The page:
I am in NE Ohio market and I have invested in condos. I purchased a condo in a exclusive highrise in a gated community on the shores of Lake Erie. HOA fees in the building ranged from 800.00 to 3,000 per month depending on sq footage, how high up in the building you were located and which direction your unit faced. HOA included electricity, heat, cable, water plus all the amenities of living in a 4 star hotel. I was able to buy in at a huge discount from an heir in NYC that did not want to pay out the monthly HOA. My buy in was so low they changed the association rules on rentals. Rentals by non-resident owners were prohibited and residents could rent out a singe condo. This was required because the typical renovation there consisted of the resident purchasing a unit moving in to that unit during renovations and renting out the temporary housing after the renovation was completed. I was grandfathered and rented the unit for 4 years. It was pain free landlording. If anything went wrong my tenants contacted on-site maintenance and the repair showed up on the monthly HOA fee. I sold the condo this year at a profit and maintenance even addressed the inspection punch list and met the the building inspector for Point of Sale inspections.
    I sold because even though it was profitable, I calculated that if I had a vacancy for more than a couple months the HOA fee could eat through the years profits. Since the banking industry no longer allows spot FHA approval, requiring that the condo association to apply annually. The builders always apply for FHA approval but virtually no condo association elects to do the paperwork. You can count on one hand the number of condo developments with FHA approval in NE Ohio.
    My experience did make me see an opportunity in this kind of rental. Because this Property provided all the amenities of a 4 star hotel, restaurant, heath club, spa, post office, ATM, cleaning shopping and pet services it allowed many residents to remain in the building well into their golden years. I held on to it because I realized that this could be half or quarter the cost of a mediocre assisted living center. My parents are approaching their 80’s and I thought this might be a great future option. My Mom was on board but not my Dad. With the right numbers an exclusive condo in a retirement destination could make a lot of sense, and allow you to be a long distance landlord.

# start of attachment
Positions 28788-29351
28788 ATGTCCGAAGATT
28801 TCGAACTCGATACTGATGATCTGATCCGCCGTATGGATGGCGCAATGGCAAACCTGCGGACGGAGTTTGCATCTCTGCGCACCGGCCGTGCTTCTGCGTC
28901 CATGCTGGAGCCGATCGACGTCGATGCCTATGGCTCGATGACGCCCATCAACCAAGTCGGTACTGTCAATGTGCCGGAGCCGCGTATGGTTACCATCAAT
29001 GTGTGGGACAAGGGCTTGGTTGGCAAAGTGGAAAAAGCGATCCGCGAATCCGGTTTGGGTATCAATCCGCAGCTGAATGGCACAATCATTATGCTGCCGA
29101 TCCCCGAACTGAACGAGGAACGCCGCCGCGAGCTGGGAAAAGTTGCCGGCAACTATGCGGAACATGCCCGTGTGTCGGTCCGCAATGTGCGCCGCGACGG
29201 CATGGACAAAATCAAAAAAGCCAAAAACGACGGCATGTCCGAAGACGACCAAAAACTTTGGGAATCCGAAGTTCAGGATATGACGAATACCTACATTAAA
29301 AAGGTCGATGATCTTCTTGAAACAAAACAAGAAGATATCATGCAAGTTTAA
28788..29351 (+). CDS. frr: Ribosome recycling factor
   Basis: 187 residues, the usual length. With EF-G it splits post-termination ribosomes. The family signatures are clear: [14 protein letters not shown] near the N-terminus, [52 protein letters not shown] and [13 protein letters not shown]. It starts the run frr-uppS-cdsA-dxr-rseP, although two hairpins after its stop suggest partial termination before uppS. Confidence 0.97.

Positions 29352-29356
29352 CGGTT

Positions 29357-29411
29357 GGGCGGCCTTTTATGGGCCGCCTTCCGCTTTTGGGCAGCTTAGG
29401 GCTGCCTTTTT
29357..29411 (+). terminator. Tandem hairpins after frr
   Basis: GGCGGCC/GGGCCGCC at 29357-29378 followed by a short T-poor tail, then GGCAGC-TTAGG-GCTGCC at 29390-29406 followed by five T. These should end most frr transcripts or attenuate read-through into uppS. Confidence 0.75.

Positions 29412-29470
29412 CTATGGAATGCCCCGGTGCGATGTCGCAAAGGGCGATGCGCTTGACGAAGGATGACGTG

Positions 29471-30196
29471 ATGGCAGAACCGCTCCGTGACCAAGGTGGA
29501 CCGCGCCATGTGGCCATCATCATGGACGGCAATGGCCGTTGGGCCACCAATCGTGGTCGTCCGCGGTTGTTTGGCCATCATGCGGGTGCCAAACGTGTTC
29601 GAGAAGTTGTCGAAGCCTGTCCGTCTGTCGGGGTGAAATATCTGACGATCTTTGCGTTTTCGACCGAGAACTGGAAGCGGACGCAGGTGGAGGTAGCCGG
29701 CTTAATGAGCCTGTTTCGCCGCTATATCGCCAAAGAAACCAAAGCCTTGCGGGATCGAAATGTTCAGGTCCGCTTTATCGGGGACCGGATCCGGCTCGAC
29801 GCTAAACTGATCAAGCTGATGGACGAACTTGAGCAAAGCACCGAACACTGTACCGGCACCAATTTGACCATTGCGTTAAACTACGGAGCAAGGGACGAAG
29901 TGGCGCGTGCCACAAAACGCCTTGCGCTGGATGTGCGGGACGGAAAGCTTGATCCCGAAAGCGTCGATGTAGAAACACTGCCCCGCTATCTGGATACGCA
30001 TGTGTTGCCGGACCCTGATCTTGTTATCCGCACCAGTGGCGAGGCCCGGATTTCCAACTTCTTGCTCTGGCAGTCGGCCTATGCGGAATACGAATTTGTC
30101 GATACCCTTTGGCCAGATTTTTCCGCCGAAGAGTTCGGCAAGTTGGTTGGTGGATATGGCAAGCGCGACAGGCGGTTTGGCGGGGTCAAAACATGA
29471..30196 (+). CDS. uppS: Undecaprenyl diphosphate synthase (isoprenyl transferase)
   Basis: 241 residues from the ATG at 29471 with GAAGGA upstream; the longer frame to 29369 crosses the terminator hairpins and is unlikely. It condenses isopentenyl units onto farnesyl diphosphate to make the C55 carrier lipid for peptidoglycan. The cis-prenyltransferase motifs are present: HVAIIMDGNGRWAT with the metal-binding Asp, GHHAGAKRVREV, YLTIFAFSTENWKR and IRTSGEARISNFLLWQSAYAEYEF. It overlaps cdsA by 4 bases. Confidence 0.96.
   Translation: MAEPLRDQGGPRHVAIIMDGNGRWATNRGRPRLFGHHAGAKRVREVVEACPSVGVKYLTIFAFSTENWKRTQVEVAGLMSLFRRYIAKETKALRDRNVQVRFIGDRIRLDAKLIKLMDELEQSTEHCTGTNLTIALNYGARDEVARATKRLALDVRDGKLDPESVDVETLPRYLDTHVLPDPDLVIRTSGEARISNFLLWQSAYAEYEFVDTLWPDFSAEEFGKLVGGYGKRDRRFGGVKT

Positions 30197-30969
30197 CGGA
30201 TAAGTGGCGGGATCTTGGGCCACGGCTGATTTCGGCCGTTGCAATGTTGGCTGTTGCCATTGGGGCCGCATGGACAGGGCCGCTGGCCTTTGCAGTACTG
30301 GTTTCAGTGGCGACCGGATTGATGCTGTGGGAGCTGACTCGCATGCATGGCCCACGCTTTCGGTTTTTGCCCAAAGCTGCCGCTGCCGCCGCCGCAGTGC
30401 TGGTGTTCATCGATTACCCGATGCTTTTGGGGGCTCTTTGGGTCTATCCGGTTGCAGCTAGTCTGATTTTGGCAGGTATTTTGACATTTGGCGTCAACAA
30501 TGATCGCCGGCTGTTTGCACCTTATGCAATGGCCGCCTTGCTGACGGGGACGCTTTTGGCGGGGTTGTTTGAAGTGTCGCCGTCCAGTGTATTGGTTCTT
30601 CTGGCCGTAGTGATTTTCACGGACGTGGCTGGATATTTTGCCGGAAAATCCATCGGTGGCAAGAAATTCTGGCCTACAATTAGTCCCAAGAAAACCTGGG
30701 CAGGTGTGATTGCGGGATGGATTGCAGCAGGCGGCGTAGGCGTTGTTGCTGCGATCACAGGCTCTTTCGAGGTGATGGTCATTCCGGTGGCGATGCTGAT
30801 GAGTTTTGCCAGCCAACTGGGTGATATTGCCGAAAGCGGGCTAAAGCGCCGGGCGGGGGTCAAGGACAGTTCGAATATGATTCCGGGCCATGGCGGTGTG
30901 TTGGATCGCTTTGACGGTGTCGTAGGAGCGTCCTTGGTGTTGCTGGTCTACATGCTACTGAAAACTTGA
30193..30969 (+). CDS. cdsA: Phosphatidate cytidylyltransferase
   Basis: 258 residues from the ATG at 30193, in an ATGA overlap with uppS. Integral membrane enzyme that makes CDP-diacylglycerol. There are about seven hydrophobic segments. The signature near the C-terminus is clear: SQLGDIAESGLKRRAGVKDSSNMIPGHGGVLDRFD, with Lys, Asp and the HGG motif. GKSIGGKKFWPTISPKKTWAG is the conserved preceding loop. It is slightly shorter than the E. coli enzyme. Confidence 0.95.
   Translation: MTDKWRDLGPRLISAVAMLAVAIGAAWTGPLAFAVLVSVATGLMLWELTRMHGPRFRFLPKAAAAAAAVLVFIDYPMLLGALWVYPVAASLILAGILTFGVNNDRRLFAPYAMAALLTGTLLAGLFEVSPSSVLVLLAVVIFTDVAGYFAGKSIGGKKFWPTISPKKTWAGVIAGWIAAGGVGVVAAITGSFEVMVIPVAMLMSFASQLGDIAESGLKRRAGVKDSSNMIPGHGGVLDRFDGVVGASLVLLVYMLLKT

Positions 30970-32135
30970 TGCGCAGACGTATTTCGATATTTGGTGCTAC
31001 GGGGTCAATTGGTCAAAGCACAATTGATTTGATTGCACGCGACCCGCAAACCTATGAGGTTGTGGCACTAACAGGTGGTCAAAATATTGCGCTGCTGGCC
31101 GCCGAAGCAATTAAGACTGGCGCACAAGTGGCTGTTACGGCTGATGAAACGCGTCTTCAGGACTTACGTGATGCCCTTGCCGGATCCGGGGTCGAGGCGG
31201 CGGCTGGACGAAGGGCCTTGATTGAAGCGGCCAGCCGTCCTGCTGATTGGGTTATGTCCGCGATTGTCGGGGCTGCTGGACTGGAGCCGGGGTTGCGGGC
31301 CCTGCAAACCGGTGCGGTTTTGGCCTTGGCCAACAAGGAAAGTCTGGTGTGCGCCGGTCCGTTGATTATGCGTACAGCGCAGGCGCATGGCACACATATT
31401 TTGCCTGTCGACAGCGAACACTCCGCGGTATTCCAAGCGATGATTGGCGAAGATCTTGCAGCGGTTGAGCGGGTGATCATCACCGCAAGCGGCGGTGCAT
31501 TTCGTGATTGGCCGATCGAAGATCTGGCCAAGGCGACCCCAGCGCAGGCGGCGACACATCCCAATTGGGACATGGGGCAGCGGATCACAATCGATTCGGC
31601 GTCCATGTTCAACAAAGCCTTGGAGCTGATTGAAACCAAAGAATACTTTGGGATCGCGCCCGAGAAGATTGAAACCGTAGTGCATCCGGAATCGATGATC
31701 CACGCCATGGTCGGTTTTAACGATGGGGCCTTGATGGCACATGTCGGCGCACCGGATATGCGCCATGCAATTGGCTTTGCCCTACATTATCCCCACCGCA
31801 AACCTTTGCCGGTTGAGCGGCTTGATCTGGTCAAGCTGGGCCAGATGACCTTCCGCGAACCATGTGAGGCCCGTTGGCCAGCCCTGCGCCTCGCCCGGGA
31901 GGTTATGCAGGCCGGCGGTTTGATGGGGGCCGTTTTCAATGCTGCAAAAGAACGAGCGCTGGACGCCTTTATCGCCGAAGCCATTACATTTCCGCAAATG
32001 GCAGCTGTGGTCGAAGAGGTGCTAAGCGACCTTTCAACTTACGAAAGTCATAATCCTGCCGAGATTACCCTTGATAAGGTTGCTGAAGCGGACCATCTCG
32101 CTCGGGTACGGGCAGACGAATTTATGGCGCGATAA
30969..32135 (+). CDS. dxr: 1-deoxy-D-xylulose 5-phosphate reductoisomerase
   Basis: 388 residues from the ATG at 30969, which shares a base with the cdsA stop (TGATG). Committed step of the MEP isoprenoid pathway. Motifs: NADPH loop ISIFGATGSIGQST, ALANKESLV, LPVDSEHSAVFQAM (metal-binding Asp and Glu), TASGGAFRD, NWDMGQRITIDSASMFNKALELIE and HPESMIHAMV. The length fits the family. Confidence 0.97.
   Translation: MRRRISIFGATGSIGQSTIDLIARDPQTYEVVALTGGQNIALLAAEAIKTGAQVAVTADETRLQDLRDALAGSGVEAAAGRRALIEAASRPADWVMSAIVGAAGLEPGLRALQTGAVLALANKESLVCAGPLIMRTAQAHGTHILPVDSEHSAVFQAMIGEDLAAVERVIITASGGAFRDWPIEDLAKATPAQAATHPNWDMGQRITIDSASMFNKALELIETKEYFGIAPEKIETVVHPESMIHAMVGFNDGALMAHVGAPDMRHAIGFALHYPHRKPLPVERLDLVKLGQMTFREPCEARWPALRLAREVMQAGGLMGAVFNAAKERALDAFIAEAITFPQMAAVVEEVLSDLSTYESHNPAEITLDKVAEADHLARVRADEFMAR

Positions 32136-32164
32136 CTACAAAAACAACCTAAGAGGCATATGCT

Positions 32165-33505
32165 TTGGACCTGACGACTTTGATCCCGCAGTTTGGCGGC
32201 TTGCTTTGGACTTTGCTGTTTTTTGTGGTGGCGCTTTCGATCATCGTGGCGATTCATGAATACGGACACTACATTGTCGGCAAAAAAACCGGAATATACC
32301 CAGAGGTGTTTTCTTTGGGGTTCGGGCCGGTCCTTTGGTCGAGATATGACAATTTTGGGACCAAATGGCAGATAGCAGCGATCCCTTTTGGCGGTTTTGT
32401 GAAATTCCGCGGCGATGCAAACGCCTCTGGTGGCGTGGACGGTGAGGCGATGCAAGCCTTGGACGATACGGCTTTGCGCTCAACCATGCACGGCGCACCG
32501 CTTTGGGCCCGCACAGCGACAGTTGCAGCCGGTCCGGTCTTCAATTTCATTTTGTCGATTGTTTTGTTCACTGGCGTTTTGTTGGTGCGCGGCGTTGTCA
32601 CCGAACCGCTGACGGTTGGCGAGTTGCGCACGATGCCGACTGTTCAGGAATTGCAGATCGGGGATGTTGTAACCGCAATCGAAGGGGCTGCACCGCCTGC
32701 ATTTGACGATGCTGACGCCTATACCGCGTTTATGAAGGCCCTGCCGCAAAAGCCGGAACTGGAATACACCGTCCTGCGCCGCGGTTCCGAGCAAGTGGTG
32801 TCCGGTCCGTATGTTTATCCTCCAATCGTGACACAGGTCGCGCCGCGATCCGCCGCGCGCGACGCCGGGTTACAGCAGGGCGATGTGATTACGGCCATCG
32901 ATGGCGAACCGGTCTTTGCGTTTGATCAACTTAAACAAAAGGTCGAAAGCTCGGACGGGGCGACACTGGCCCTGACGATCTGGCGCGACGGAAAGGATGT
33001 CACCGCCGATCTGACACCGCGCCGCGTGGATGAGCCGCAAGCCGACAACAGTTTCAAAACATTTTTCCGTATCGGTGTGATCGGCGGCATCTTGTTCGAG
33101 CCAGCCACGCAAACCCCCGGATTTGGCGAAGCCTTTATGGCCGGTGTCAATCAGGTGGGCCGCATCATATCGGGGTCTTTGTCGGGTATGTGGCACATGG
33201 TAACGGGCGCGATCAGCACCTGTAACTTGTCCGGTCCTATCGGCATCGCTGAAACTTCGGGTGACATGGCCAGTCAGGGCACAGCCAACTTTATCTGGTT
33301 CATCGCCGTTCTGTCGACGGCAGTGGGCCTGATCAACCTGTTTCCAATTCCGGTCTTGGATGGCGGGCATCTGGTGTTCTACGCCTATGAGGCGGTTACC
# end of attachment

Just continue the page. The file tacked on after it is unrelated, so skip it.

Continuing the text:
• Tiffany Alexy

      Michelle, thanks for sharing. That seems like a really great situation. I’ve thought of buying into downtown highrise condos as well, though the downtown condos here don’t really make sense rent-wise. My thought was to flip one, as there are a few buildings that are older but I’ve seen renovated lofts go for huge amounts.

  10. chris carollo

    I can appreciate this article but I have to agree with some of the comments as well. We have one Condo unit and we are getting killed with Fees.. $100 New Lease Fee, $250 Move in Fee, $250 Move out Fee. It eats up profits quickly for a Studio Apartment.

  11. Jeff Kehl

    Interesting article. Generally I am with the ‘steer clear of Condos’ crowd but recently I bought one in a more sought-after area of Atlanta for my daughter and I was surprised to find that the numbers will actually work out as a good investment after she leaves it. They are one of the rare condo associations in the area that allow rentals and the apartment market here is very tight so that plays into it I’m sure.

    One thing that surprised me that I hadn’t really considered is how cheap the insurance is. There’s really not much to insure with a Condo compared to a house.

    One thing I would take issue with in your numbers though is Landscaping and trash removal. In this area for single family residences we just pass that responsibility on to the tenant. In general I find that in multi-family of any kind the tenants expect you to provide more services and the more services you provide the higher the monthly cost.